He said demonstrating on the premises of the courts has a chilling effect on justice that may affect the positions of judges, jurors and witnesses and thereby deprive the parties before the courts of the right to free and fair trial. According to him the law requires judges, jurors and witnesses to listen to and examine the cases before them as they understand them from their certain knowledge independent of any outside influence or pressure noting, “As we see it the spirit of an independent decision is seriously assailed when judicial actors are pressured and coerced. This may lead to extra judicial action” He emphasized.

Chief Justice Korkpor said, currently a construction of a perimeter fence around the court house built in Barclayville, Grand Kru County is ongoing and also will seek funding to build an annex to provide for other subordinate courts that were inadvertently left out, “We will also seek funding to build residential quarters for the resident circuit judge and the assigned circuit judge which will transform the facility into a real judicial complex” He affirmed.

He said under the Regional Security Hub arrangements, work will soon begin on the construction of a judicial complex to house the 7th Judicial Circuit Court and other subordinate courts in Zwedru, Grand Gedeh County.

Chief Justice Korkpor said the March Term is longer than the October Term which means that all things being constant, more cases are heard and determined during the March Term of this Court. So, the opportunity is now for counselors to make timely requests for the assignments of their clients’ cases instead of waiting until the Term is about to end and when the court is occupied with writing opinions in cases already heard before rushing to request for assignment(s).

 He admonished law firms and counselors who have matters pending before the Supreme Court that the court will continue to enforce the Rules of Court regarding the filing of briefs and the Court will not hesitate to impose the appropriate penalty where there are derelicts on the part of any lawyer in filing briefs. He said the delay in the filing of briefs impedes the disposition of cases pending before this Court and affects the parties’ access to speedy justice.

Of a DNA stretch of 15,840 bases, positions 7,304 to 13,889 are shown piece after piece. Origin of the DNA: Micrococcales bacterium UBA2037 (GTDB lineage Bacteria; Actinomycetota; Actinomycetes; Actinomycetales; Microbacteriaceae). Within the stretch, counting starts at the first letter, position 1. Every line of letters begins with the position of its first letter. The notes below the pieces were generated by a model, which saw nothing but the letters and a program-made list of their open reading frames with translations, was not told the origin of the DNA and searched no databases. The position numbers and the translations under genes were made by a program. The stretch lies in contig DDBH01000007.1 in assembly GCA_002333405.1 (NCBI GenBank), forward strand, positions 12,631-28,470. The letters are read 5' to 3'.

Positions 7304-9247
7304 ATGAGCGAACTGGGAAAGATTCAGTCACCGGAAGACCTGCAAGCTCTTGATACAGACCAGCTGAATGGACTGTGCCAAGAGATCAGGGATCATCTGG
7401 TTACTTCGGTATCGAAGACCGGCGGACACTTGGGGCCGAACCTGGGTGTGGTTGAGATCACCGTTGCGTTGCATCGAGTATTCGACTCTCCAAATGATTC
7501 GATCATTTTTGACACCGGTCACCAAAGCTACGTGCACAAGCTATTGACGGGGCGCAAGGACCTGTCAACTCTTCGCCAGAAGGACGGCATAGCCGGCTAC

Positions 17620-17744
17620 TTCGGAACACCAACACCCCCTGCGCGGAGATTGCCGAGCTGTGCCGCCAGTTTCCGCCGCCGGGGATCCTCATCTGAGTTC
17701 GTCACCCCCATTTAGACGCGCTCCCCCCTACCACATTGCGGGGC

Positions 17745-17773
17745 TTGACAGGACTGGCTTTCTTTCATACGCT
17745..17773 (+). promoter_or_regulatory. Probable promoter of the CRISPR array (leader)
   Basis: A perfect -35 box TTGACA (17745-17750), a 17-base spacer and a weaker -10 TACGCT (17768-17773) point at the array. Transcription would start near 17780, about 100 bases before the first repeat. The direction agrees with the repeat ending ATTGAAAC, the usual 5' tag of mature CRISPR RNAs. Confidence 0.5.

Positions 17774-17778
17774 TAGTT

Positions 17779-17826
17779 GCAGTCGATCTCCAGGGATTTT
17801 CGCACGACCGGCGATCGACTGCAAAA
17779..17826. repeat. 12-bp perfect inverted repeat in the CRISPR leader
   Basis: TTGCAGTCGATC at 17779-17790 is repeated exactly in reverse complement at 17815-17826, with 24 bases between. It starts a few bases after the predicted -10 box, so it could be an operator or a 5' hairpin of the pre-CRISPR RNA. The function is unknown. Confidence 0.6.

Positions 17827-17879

Chief Justice Francis S. Korkpor amongst other things thanked the People’s Republic of China for all of the supports given and the Swedish Government, through the Justice and Security Trust Fund that provided funds for the construction of four magisterial courts throughout the country. Chief Justice also thanked the Government of Liberia for provided the bulk of the funding for the construction of court premises, adding “We thanked the Government and development partners concerned for their support to the Judiciary”.

For his part, Justice Minister and Attorney General of the Republic of Liberia, Cllr. Benedict Sannoh who spoke on behalf of government said the judiciary has contributed immensely to  the sustenance of peace. Meanwhile Counselors Moses Paegar,  President of the Liberian Bar Association urged Lawyers and Law firms to adhere to rules of court and admonished the new lawyers to always use the constitution as a guide while dispensing justice.

The former opening was graced by members of the diplomatic corps, Clergy, Justice Minister Cllr. Benedict Sannoh, President of the Liberian National Bar Association, lawyers and the St. Kizito Catholic Church Choir that rendered a selections amongst others.